1. This is a plaintiff's appeal and arises out of a suit in which the plaintiff prayed that (a) a perpetual injunction may be issued to defendants 1 and 2 restraining them from doing anything towards the demolition of the house and from doing anything as might interfere with the plaintiff's rights as lessee; Laid at Rs. 25; (b) defendants 1 and 2 may be ordered to restore the demolished portion of the house to its original condition, otherwise, it may be caused to be reconstructed at the expense of defendants 1 and 2 through the Court Amin. In case defend, ants 1 and 2 do not pay the cost of construction, the house may be restored to its original condition at the expense of the plaintiff and the amount spent may be awarded to the plaintiff against defendants 1 and 2. This second appeal has been referred to a Bench by a learned Single Judge in this Court and is in his opinion one in which an important question of law was involved. On 8th August 1931, Brij Lal sold a house to the defendant Maharaj Kunwar in discharge of his liability under two decrees obtained by Maharaj Kunwar on the basis of two mortgage deeds. The price of the house was fixed at Rs. 8400. The amount due under the mortgages was Rs. 4762. Out of the sale consideration, the aforementioned mortgages were paid off and the balance of the sale price was paid in discharge of a debt to one Babu Ram. The sum of Rs. 35 was paid in cash to the vendor. During the pendency of the suits, in which the aforementioned mortgage decrees were obtained, Brij Lal executed a lease for the period of 11 years on 30th November, in favour of the plaintiff-appellant. This lease was duly registered and the appellant executed a registered qabuliat. The lease however was not signed by both the lessor and the lessee in accordance with the provisions of Section 107, T.P. Act. Nevertheless, although the lease was thus invalid the appellant Ram Chander obtained possession of the subjects leased and he is still in possession thereof. The suit out of which this appeal arises was instituted when Maharaj Kunwar demolished part of the roof of the said house. It is alleged by the plaintiff that Maharaj Kunwar acting in collusion with the Municipal Board of Moradabad induced the Board to issue an order for the demolition of that part of the house which was occupied by the plaintiff on the ground that the building was dangerous.
2. The trial Court dismissed the suit on the ground that it was barred under Section 52, T.P. Act. The lower Appellate Court has upheld the decision of the learned Munsif upon the additional ground that the lease granted to the plaintiff was invalid in view of the provisions of Section 107, T.P. Act. The lease was not signed by both parties in accordance with the provisions of the latter Section. We may dispose briefly of the contention that the suit must fail because of the provisions of Section 52, T.P. Act. It is true that the lease in favour of the appellant was executed while the suits on the basis of the mortgages in favour of Maharaj Kunwar were pending. The sale of the property mortgaged to the mortgagee howover was a private sale, and furthermore, the entire decretal amounts under both decrees were paid out of the sale consideration. In those circumstances it cannot be maintained that the lease of 30th November 1980 executed by Brij Lal in favour of the appellant is invalid under the provisions of Section 52 inasmuch as the execution of that lease did not affect the rights of any party to the suits upon the basis of the mortgages in favour of Maharaj Kunwar.
3. The main contest in this appeal centred round the interpretation of Section 53-A, T.P. Act. It was contended on the one hand for the appellant that having obtained possession in terms of the lease executed in his favour, being in possession and being willing himself to perform his part of the contract of lease though the lease was not signed by both parties the respondents were not entitled to eject him by a process of law or otherwise. For the respondents, upon the other hand, it was contended that the appellant could take the plea based upon Section 53-A, T.P. Act, only in defence to a suit to eject him or to any interference with the enjoyment of his rights under the lease which was held to be invalid. He was not entitled, it was maintained, to bring a suit upon the basis of the lease and claim an order that he be left in undisturbed possession of the property leased to him; in other words, that whilst the benefits of Section 53-A, T.P. Act, were open to him if he were a defendant they could not be extended to him in a case in which he was a plaintiff. Section 53-A refers to the case of a contract by a transfer effected by a written document which has either not been registered or has not been completed in accordance with the law. In regard to such transactions the Section enjoins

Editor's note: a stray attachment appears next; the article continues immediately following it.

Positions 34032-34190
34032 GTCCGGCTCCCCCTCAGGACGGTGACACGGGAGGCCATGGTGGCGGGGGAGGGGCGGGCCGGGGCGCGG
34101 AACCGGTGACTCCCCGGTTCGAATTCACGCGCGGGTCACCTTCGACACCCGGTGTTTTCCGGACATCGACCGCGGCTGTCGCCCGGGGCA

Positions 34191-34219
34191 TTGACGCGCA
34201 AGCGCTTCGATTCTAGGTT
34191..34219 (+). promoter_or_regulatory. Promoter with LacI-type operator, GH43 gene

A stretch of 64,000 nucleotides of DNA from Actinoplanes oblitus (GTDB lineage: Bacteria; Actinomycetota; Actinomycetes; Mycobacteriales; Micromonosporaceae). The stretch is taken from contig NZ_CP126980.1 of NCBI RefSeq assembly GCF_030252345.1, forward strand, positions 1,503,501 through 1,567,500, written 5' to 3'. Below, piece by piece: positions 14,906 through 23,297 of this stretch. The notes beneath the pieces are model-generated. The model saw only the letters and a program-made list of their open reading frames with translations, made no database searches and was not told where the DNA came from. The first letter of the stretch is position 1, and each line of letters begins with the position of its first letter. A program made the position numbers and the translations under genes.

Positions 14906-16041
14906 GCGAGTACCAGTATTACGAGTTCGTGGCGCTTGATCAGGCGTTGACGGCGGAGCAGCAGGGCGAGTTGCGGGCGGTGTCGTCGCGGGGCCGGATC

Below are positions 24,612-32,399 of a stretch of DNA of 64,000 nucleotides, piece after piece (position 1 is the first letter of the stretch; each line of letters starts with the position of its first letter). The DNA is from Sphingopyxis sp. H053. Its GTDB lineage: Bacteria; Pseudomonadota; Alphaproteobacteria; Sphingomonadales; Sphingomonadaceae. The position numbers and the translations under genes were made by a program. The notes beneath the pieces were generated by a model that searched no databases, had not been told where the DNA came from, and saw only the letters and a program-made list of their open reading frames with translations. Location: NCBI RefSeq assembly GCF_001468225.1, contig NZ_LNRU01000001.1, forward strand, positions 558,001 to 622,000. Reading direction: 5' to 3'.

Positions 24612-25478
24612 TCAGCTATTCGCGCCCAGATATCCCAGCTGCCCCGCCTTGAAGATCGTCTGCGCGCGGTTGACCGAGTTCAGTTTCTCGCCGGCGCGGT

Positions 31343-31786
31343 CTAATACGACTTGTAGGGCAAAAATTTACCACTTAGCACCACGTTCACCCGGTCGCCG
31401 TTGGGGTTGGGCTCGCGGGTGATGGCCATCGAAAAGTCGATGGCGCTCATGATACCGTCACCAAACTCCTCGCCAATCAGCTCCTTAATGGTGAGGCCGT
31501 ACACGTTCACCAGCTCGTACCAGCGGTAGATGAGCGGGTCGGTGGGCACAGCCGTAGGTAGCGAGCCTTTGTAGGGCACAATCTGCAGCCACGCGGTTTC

then, notwithstanding that the contract, though required to be registered, has not been registered, or, where there is an instrument of transfer, that the transfer has not been completed in the manner prescribed therefor by the law for the time being in force, the transferor or any person claiming under him shall be debarred from enforcing against the transferee and persons claiming under him any right in respect of the property of which the transferee has taken or continued in possession, other than a right expressly provided by the terms of the contract.
4. It was contended for the plaintiff that in the present suit he was merely seeking the remedy which Section 53-A, T.P. Act, afforded him. In other words, he was seeking to debar the defendants from enforcing against him a right in respect of the property of which he had taken possession. It was maintained for the respondents on the other hand that the benefits of the provisions of Section 53-A were only available to a party in litigation who was a defendant. In support of this contention learned Counsel for the respondents referred to the case in Dantmara Tea Co. Ltd., v. Probodh Kumar Das (1936) 41 C.W.N. 54. This decision clearly supports the defendants' contention. The case is however distinguishable from the present because there the transferee sought a direct relief in support of his title. The decision appears to have been based upon certain observations of Lord Macmillan in the Privy Council case in Pir Bux v. Mahomed Tahar of the judgment of the Board it is observed: